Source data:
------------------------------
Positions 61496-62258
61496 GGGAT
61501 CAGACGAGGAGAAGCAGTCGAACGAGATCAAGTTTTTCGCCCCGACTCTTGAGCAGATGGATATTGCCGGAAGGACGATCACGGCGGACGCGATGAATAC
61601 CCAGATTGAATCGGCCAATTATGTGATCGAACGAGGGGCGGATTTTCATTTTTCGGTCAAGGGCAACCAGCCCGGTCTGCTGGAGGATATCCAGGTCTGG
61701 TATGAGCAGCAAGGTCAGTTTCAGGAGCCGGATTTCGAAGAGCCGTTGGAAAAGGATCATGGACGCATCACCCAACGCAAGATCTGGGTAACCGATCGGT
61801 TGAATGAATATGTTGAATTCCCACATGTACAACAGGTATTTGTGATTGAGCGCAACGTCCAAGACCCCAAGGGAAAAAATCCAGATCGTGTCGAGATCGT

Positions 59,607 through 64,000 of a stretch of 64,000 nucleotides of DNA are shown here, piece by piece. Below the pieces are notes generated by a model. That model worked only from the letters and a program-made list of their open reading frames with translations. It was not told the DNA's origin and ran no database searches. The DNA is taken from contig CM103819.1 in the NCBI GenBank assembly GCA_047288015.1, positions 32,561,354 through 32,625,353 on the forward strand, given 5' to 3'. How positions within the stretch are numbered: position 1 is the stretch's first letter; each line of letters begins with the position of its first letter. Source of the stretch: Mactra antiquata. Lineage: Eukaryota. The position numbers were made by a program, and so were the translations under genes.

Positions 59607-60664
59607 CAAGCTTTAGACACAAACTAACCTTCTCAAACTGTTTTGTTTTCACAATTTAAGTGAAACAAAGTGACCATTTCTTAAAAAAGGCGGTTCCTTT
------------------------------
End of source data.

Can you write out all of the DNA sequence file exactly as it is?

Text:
Positions 61496-62258
61496 GGGAT
61501 CAGACGAGGAGAAGCAGTCGAACGAGATCAAGTTTTTCGCCCCGACTCTTGAGCAGATGGATATTGCCGGAAGGACGATCACGGCGGACGCGATGAATAC
61601 CCAGATTGAATCGGCCAATTATGTGATCGAACGAGGGGCGGATTTTCATTTTTCGGTCAAGGGCAACCAGCCCGGTCTGCTGGAGGATATCCAGGTCTGG
61701 TATGAGCAGCAAGGTCAGTTTCAGGAGCCGGATTTCGAAGAGCCGTTGGAAAAGGATCATGGACGCATCACCCAACGCAAGATCTGGGTAACCGATCGGT
61801 TGAATGAATATGTTGAATTCCCACATGTACAACAGGTATTTGTGATTGAGCGCAACGTCCAAGACCCCAAGGGAAAAAATCCAGATCGTGTCGAGATCGT

Positions 59,607 through 64,000 of a stretch of 64,000 nucleotides of DNA are shown here, piece by piece. Below the pieces are notes generated by a model. That model worked only from the letters and a program-made list of their open reading frames with translations. It was not told the DNA's origin and ran no database searches. The DNA is taken from contig CM103819.1 in the NCBI GenBank assembly GCA_047288015.1, positions 32,561,354 through 32,625,353 on the forward strand, given 5' to 3'. How positions within the stretch are numbered: position 1 is the stretch's first letter; each line of letters begins with the position of its first letter. Source of the stretch: Mactra antiquata. Lineage: Eukaryota. The position numbers were made by a program, and so were the translations under genes.

Positions 59607-60664
59607 CAAGCTTTAGACACAAACTAACCTTCTCAAACTGTTTTGTTTTCACAATTTAAGTGAAACAAAGTGACCATTTCTTAAAAAAGGCGGTTCCTTT